Tenant Thursday: But I'm Not a Real Estate Investor. Yesterday I met a woman who was interested in selling her investment property. She and her husband purchased this small, multi-family unit in Arbutus many years ago and had been renting it out ever since.
Recently, her husband passed away. She's simply not able to maintain the property and keep on top of the tenant issues any more. She knew that I owned a multi family unit nearby, and contacted me to see if I was interested in purchasing her property.
I asked her how being a Real Estate Investor over the years had benefitted her, and she replied, "Oh, but I'm not a Real Estate Investor!" It made me smile, and I certainly wasn't about to argue with her, but I have news for property owners: if you own a home (real estate) in which you don't reside, and you use that home to make a profit (invest), you are in fact a Real Estate Investor.
I guess people think that to be considered a 'Real Estate Investor', you must own multiple properties, develop subdivisions, flip homes weekly and possibly have the last name of Trump. And while those individuals are also Real Estate Investors, so are you, the single property landlord. I think it's important to keep this distinction in mind, because as you make decisions concerning your property, you have to think of how those decisions will affect your bottom line. When you forget that your property is an investment, and treat it like your own home, you can run into a lot of trouble.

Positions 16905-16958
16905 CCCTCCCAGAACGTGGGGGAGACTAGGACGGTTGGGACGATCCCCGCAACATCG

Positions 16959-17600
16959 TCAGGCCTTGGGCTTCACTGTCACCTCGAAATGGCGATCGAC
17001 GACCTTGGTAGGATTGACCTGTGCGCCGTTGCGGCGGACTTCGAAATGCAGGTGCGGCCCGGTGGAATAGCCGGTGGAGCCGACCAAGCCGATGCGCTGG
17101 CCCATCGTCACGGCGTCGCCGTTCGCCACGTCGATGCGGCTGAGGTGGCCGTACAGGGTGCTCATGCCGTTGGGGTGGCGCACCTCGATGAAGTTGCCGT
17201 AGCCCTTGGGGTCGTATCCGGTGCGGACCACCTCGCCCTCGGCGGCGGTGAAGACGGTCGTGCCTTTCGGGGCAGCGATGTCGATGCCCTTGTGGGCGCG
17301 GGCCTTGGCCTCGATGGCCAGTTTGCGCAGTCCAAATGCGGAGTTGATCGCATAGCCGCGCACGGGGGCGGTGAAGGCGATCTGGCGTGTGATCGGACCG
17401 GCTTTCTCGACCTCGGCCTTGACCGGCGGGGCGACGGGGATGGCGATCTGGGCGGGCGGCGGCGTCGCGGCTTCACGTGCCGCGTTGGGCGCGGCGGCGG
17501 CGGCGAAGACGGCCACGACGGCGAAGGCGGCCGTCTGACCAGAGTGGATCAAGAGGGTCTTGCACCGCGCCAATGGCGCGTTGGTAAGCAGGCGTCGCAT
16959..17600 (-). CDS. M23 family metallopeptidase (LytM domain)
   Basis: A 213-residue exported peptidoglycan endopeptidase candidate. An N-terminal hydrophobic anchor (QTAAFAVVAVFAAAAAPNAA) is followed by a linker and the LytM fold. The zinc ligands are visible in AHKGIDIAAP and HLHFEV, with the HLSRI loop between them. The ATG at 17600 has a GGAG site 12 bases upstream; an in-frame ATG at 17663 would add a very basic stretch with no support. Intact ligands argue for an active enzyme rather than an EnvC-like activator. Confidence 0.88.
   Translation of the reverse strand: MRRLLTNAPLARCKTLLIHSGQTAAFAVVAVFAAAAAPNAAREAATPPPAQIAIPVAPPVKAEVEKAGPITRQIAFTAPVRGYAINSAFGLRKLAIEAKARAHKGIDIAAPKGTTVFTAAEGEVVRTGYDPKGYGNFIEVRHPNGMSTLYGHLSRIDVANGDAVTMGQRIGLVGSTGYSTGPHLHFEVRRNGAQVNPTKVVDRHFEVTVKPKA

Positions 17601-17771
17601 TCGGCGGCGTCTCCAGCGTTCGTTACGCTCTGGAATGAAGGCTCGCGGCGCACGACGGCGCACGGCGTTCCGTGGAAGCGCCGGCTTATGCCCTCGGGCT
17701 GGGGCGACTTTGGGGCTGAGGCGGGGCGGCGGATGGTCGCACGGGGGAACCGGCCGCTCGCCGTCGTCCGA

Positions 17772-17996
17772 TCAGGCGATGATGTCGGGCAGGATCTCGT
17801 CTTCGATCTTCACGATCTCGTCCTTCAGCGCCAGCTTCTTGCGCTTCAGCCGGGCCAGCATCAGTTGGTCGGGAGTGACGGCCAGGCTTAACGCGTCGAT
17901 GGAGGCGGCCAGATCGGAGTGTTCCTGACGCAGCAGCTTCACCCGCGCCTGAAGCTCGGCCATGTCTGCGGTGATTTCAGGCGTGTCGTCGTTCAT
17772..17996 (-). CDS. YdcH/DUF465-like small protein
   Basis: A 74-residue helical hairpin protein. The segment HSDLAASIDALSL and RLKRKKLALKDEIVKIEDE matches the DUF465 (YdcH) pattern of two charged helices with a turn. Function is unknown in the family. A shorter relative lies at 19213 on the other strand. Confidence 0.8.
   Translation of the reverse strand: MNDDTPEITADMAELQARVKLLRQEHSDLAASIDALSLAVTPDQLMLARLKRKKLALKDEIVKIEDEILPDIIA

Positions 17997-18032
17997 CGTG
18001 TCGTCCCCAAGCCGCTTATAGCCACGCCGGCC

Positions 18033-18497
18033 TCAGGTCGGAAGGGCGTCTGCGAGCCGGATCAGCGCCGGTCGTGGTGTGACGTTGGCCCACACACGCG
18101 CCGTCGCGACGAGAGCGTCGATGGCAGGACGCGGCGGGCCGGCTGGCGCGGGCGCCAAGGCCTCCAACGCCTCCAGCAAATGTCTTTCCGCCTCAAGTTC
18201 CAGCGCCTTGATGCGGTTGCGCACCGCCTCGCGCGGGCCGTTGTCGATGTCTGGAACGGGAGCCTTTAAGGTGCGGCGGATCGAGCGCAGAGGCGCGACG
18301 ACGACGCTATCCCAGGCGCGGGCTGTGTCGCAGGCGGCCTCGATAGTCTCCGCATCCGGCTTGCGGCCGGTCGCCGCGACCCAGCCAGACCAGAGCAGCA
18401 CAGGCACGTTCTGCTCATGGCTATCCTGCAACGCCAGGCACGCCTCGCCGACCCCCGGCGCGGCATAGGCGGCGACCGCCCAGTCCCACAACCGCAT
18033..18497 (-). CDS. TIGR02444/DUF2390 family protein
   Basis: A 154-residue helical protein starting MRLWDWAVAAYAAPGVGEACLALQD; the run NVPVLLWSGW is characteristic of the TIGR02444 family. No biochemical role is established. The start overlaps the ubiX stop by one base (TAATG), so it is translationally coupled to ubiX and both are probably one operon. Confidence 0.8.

Attention Real Estate Investors: follow this blog. On Thursdays, I frequently post advice about Real Estate Investing. Right now I am doing a series on common Tenant issues, and how to handle them. You can also find more content under the topics of Real Estate Investing, Thursday Q & A, and Tenant Thursday. And you can always contact me if you have a topic you'd like to see covered in the blog.
Photo courtesy of: Eric Rhoads